To sustain high levels of business performance, organisations need to offer competitive products and services that customers will value, buy and use. Adapting quickly to changes in the economic climate and in the market place is of real importance. All services offered should enable business transformation and growth.
ITIL Service Management supports this transformation through the use of the Service Lifecycle, which is split into 5 distinct lifecycle stages:
Each stage relies on service principles, processes, roles and performance measures, and each stage is dependent on the other lifecycle stages for inputs and feedback. A constant set of checks and balances throughout the Service Lifecycle ensures that as business demand changes with business need, the services can adapt and respond effectively to them.
Service Strategy – understanding who the IT customers are, the service offerings that are required to meet the customers’ needs, the IT capabilities and resources that are required to develop these offerings, and the requirements for executing them successfully. Driven by strategy throughout the course of delivery and support for the service, the IT service provider must always try to ensure that the cost of delivery is consistent with the value delivered to the customer.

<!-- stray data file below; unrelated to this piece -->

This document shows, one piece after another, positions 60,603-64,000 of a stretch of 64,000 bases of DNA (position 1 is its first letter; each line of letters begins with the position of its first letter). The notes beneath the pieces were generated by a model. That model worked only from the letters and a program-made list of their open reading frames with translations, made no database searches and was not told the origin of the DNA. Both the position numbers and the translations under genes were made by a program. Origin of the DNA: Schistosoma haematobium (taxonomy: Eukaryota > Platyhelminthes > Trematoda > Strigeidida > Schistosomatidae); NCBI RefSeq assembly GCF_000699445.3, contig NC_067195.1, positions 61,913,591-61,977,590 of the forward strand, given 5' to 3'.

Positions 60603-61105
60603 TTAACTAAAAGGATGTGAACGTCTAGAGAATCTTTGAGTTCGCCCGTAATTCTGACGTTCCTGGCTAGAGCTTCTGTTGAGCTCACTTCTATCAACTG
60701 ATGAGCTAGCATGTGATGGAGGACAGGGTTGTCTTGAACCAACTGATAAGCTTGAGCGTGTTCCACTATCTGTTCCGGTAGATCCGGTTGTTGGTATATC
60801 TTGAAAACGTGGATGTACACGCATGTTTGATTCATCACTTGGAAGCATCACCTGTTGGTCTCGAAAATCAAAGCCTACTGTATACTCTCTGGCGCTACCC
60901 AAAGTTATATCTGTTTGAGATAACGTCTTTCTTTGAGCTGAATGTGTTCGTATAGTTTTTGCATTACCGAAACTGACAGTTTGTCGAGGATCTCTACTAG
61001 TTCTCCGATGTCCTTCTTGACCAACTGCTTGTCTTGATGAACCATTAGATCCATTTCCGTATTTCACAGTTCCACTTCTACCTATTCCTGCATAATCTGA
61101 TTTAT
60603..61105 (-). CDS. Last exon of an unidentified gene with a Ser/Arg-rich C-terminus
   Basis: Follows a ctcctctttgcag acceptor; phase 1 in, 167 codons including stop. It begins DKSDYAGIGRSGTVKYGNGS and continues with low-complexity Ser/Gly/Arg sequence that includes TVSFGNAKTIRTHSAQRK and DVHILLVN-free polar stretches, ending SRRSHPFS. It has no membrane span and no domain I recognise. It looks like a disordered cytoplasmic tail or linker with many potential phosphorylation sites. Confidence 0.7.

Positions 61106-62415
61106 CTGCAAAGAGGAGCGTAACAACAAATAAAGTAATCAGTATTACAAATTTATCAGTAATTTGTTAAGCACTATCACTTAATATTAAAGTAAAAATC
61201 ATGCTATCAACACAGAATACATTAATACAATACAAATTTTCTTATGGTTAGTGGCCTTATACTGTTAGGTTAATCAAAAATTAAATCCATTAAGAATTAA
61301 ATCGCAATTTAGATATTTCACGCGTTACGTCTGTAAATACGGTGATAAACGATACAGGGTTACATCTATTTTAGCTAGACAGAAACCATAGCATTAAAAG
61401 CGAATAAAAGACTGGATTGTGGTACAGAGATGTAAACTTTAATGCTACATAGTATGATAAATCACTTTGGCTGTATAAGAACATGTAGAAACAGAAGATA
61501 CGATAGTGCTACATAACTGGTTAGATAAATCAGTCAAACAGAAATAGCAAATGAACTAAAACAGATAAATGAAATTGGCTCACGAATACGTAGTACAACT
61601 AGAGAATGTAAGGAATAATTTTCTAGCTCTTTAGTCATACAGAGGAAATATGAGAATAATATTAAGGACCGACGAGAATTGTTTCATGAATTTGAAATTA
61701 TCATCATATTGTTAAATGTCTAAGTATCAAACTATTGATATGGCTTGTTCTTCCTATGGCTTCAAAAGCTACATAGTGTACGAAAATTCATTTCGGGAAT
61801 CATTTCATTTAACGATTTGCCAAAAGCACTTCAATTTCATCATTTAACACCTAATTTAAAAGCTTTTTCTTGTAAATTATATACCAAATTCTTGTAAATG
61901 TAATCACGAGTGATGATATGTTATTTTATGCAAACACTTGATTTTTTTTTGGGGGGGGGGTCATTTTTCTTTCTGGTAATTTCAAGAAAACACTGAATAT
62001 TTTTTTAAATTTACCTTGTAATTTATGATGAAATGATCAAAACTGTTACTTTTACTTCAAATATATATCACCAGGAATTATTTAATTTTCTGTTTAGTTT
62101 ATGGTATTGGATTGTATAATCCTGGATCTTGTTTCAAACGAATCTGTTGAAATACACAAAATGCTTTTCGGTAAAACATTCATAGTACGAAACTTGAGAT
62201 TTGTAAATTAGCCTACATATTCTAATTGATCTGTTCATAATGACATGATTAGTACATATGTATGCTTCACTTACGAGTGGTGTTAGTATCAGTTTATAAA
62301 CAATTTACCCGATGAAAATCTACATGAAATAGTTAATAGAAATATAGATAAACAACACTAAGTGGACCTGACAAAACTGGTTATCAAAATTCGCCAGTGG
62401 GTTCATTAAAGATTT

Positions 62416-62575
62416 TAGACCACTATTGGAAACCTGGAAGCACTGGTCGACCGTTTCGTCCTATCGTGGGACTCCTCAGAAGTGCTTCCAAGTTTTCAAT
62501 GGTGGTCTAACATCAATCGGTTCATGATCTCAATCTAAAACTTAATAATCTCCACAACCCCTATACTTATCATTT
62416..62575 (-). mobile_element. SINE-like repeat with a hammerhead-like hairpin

Service Design ensures that new and changed services are designed effectively to meet customer expectations. The technology and architecture required to meet customer needs cost-effectively are an integral part of service design, as are the processes required to manage the services. IT Service Management systems and tools to adequately monitor and support new or modified services must be considered, as well as mechanisms for measuring the service levels, the technology, and the efficiency and effectiveness of processes.
Through the Service Transition phase of the Service Lifecycle, the design is built, tested and moved into production to enable the business customer to achieve the desired value. This phase addresses managing changes: controlling the assets and configuration items (the underlying components such as hardware, software etc.) associated with the new and changed systems; service validation; and testing and transition planning to ensure that users, support personnel and the production environment have been prepared for the release to production.
Once transitioned, Service Operation then delivers the service on an ongoing basis, overseeing the daily overall health of the service. This includes the Service Desk managing disruptions to service through rapid restoration after incidents; and IT Support Services determining the root cause of problems and detecting trends associated with recurring issues; handling daily routine end-user requests; and managing service access.
Enveloping the Service Lifecycle is Continual Service Improvement (CSI). CSI offers a mechanism for the IT organization to measure and improve the service levels, the technology and the efficiency and effectiveness of processes used in the overall management of services.